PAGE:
Hadric is more diplomatic than McGurk, but he has the same worries - that his unit is being assigned the mission because the LCAF considers it to be expendable.  Employer betrayal of a merc unit only matters for the employer's reputation if there are any survivors to tell the story.

Other descriptions of the Oberon Confederation in this era have been limited, since the political entity was snuffed out long before FASA, FanPro or Catalyst started doing deep dives on factions outside of the main eight.  It appears that the term Confederation has been applied literally - each world is run by a bandit lord who pays fealty to King Grimm on Oberon VI, but aside from supplying levies to bolster the Oberon Guards, are left largely to their own devices.  In the lead up to the incident on Trell I (with negotiations ongoing right about now, in fact), Lyran diplomats negotiated a garrison contract with Grimm, but the ISF/Duke Ricol managed to get Grimm's vassal on Sigurd to betray him and substitute Ricol's team for the Oberon garrison force.

One wonders if the Lyran diplomats on Gustrell were part of the Lyran effort to negotiate the Trell I garrison deal.  The timing would fit, but why would they have been on Gustrell instead of Oberon VI?  It would have been a fun bit of continuity if Captain Hunt had been a free trader with House Mailai, rather than a Lyran, since Decision at Thunder Rift established House Mailai as the leading trading network in this part of the Lyran cis-Periphery, and this story predates their use by Ricol to wipe out Carlyle's Commandos.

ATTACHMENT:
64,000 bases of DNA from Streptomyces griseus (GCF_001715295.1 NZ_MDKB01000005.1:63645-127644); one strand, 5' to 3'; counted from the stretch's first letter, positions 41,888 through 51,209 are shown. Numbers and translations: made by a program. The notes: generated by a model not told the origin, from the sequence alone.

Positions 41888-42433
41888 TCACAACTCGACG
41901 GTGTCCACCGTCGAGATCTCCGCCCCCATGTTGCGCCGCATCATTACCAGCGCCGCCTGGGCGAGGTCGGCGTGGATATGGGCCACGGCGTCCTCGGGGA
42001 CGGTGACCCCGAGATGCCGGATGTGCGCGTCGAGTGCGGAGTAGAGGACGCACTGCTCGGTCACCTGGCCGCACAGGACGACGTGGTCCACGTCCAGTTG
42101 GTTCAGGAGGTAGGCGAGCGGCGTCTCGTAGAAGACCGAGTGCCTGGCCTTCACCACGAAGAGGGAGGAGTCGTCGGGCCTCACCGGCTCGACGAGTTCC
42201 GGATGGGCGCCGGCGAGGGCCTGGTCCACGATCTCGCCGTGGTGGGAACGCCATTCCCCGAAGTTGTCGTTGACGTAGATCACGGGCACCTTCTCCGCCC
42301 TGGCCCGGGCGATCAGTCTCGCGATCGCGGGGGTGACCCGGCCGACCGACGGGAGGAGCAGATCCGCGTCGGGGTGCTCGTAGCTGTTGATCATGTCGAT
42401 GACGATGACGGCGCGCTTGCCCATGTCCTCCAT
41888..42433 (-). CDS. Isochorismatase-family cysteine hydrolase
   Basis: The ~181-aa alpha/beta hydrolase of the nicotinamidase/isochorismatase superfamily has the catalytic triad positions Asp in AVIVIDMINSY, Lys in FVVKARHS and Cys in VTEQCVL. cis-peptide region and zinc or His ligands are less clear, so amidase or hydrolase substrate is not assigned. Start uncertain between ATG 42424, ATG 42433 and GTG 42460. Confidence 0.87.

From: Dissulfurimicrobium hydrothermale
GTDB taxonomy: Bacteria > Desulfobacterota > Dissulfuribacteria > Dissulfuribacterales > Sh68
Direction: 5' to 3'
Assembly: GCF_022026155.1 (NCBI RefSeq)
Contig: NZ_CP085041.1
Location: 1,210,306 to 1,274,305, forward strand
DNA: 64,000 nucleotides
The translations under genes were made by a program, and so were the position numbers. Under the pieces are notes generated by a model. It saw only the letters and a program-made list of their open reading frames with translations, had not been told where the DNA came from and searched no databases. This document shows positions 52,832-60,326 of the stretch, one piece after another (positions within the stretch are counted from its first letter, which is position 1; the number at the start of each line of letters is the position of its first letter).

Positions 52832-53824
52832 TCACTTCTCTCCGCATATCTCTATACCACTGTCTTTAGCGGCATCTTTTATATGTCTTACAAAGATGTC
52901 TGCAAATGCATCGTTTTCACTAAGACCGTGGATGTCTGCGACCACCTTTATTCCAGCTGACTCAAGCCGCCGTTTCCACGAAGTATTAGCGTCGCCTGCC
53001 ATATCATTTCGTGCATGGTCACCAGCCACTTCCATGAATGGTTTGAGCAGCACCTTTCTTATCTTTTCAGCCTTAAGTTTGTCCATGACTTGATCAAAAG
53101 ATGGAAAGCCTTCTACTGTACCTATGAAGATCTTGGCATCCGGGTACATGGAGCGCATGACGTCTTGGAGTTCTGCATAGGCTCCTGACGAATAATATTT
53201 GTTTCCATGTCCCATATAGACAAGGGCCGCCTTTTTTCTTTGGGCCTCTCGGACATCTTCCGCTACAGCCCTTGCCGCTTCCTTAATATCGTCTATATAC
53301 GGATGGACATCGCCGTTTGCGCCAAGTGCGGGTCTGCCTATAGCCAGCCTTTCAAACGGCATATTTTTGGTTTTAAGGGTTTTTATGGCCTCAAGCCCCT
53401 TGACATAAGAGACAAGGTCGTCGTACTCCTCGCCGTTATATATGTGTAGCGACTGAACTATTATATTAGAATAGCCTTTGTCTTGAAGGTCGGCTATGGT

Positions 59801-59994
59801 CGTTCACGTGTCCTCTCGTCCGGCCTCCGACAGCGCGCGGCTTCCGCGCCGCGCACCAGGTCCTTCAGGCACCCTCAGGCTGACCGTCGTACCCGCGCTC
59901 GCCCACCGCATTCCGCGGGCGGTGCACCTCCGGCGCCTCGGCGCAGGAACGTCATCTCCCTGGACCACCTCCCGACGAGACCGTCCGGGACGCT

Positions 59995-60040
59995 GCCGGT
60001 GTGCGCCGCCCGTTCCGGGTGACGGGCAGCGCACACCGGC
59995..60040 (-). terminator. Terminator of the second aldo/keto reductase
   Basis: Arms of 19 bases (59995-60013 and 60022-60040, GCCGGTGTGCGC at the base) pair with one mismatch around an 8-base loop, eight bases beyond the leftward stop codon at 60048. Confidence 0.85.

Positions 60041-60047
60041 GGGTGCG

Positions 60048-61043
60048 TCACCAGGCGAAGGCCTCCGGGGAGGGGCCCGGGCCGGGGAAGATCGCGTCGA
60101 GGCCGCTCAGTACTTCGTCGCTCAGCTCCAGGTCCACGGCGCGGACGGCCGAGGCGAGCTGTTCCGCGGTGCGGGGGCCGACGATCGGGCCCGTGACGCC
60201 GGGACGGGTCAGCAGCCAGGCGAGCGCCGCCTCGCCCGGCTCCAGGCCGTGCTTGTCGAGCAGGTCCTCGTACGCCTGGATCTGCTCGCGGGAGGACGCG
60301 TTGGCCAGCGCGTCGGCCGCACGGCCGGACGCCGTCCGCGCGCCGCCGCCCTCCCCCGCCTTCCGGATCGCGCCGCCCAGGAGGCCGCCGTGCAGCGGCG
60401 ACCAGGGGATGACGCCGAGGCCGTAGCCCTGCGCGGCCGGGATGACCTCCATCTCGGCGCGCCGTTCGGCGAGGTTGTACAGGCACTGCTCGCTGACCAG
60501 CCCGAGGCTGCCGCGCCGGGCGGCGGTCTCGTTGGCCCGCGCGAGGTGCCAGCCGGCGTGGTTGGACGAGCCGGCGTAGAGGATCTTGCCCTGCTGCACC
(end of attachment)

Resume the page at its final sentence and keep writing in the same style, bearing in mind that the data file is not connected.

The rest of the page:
I'm unsure why Eskagaard cares what the Combine will think about Lyran deployment into the Periphery.  Lyrans hunt pirates in that region all the time, as does the Combine.  Plus, the Third Succession War is still ongoing, so it's not like a Lyran deployment in force would risk starting a war - the current one hasn't ended yet.  I imagine the Hauptmann's concern is more about the signal that Icar's defenses would be left understrength, tempting Combine aggression in the region.

I'm also confused about the description of the planetary capital, Sarah, as "mostly abandoned."  Why would the planetary capital be depopulated?  The world first appears on the 2750 map, suggesting it was colonized during the Star League era.  It makes sense for it to have had a lot of cities and advanced infrastructure that were unable to be maintained after the collapse of the Star League and the Rim Worlds Republic.  So perhaps Sarah is like the city of Kuroda on Kagoshima, where large swaths are filled with burnt-out ruins, dominated by vagrant gangs, but what remains is still better than the other city, or any of the post-fall villages out in the woods.
« Last Edit: 01 December 2017, 14:43:56 by Mendrugo »
"We have made of New Avalon a towering funeral pyre and wiped the Davion scourge from the universe.  Tikonov, Chesterton and Andurien are ours once more, and the cheers of the Capellan people nearly drown out the gnashing of our foes' teeth as they throw down their weapons in despair.  Now I am made First Lord of the Star League, and all shall bow down to me and pay homa...oooooo! Shiny thing!" - Maximillian Liao, "My Triumph", audio dictation, 3030.  Unpublished.